Vanderbeck's preferred tools for creating his art are now colored pencils and a grayish paper.
Starting with oil painting when he was a young adult, he originally drew the landscapes in black and white. Then he saw a need to add tints in earth tones such as red, brown and ochre.
"Then I came to a point where I could no longer stand to draw pine trees in black," he said. "The green was so obvious a part of a it that I had to resort to colored pencils, which I did not regard as a serious artistic medium, but I had to have that green. ... Everything I learned about color and landscapes, I learned from the Adirondacks. And my color senses developed from that."
In the woods, Vanderbeck often finds himself high on mountains or besides streams or waterfalls in the High Peaks region. A look at his schedule for this camping season has him visiting Marcy Dam, Avalanche Camp, Indian Pass, Elk Pass, the Flowed Lands, Johns Brook Valley and Roaring Brook Falls, among other places. Those are all places he plans to visit from July through October this year, hitting numerous camping and lean-to sites in each area.
Once he finds a place that he wants to draw, he sits down and gets to work. This often means he's in the same spot for hours at a time. He thinks it's important to capture the essence of a place in one sitting and not have to rely on his imagination or returning to the landscape, which may have changed between drawing sessions.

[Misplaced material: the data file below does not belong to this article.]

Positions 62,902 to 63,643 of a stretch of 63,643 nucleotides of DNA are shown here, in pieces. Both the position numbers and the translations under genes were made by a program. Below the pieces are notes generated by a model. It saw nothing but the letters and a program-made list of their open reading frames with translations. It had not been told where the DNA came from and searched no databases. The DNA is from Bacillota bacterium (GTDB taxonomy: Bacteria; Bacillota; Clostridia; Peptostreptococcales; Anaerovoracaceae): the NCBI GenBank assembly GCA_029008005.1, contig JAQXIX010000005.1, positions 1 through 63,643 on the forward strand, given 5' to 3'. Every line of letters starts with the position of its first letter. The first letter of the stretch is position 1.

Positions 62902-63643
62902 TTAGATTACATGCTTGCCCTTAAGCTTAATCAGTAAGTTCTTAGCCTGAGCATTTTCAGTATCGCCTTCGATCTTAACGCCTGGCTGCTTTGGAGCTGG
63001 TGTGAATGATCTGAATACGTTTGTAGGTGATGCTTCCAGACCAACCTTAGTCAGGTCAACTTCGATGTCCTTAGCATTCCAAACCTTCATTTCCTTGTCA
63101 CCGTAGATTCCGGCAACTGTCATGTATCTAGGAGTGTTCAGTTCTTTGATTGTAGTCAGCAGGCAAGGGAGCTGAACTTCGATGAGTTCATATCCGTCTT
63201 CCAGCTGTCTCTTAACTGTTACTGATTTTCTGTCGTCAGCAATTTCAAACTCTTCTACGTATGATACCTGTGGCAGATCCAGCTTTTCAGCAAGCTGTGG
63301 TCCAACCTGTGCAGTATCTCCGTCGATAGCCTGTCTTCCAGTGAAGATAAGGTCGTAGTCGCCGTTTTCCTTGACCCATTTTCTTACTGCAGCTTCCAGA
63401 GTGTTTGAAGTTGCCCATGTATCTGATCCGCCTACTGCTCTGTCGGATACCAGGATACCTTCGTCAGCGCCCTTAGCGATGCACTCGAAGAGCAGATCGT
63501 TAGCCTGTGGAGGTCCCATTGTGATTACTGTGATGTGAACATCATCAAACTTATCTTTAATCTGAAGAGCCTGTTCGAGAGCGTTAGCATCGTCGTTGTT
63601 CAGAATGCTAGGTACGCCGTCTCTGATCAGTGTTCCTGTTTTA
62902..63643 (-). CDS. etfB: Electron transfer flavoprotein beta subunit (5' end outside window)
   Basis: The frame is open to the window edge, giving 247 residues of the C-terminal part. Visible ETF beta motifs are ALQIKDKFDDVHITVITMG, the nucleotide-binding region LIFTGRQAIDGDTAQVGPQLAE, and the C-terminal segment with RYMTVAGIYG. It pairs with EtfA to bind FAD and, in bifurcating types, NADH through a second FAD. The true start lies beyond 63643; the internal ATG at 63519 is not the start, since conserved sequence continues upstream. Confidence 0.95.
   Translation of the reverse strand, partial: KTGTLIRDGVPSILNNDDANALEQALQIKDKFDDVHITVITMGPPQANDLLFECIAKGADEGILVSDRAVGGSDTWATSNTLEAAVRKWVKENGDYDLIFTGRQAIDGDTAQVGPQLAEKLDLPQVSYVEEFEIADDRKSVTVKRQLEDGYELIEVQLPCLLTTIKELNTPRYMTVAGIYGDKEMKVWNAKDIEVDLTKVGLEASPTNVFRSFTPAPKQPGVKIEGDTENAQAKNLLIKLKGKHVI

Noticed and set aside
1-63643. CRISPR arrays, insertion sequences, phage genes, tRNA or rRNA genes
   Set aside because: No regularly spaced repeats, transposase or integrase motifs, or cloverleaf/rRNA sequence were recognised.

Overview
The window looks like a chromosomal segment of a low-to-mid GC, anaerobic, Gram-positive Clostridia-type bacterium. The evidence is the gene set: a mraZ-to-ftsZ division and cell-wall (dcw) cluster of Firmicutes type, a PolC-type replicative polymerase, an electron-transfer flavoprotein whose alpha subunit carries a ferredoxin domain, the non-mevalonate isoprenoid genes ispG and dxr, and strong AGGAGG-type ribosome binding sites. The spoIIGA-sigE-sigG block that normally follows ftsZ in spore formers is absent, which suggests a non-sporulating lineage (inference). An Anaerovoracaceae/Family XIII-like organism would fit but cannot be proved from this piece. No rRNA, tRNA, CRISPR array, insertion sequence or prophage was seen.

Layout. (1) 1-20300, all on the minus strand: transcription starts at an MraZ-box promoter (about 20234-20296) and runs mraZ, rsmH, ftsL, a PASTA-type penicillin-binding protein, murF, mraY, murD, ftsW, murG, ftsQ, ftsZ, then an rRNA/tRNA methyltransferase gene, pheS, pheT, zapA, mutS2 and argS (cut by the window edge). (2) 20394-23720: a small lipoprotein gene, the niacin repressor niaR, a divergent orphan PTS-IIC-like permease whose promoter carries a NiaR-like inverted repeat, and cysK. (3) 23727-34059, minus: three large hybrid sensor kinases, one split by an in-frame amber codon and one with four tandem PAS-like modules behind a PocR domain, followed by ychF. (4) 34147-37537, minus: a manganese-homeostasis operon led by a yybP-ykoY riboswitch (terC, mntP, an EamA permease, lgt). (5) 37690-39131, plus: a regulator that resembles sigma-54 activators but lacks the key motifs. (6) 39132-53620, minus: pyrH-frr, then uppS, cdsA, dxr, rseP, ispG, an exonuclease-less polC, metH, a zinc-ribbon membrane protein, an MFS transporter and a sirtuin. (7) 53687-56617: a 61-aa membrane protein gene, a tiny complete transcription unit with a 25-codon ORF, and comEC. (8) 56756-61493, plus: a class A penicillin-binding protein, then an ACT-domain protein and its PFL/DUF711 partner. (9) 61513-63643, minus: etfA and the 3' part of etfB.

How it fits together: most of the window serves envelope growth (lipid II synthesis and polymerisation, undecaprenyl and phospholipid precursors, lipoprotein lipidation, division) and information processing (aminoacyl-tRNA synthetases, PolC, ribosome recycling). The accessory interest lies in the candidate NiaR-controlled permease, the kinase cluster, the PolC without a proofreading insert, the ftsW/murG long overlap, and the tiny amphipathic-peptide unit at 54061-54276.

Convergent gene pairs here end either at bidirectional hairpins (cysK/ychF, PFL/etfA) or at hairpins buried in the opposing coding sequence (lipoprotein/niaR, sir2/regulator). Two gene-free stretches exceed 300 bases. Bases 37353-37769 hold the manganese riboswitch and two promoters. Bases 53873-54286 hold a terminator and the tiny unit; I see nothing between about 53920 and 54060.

"During these drawings, I will not allow myself to take a break," Vanderbeck said. "I can't stand to because if I take a break there's going to be a rift in my drawing, where I dropped off, came to another mind state and failed to make the two together. I may once in a while take a sip from a water bottle, but I am not at peace with myself until I finish the drawing, and I do the entire thing right on the scene.
"When I'm doing these drawings, I'm figuring out what I know about the history of the landscape, how the trees are growing, how everything is interacting as a complex. I'm drawing not only the separate objects, but their interrelationship, so I take into account the juxtapositions between them."
The interrelationship also includes Vanderbeck and eventually the view of the work of art.
"I deliberately draw my landscapes so the bottom portion comes right up to where the toes would be," he said. "So the viewer imaginatively can step right over the border to the drawing and move around it and in it."
WHEN YOU GO
Pieter Vanderbeck's colorful landscape drawings are available for public viewing through July 5 as part of his show, "A Walk in the Woods" at the Keene Arts building on state Route 73 in Keene.
The gallery is open to the public from 2 to 8 p.m. on weekdays and noon to 6 p.m. on weekends. Vanderbeck will be on hand during those hours as well. More than 20 years of drawings will be on display.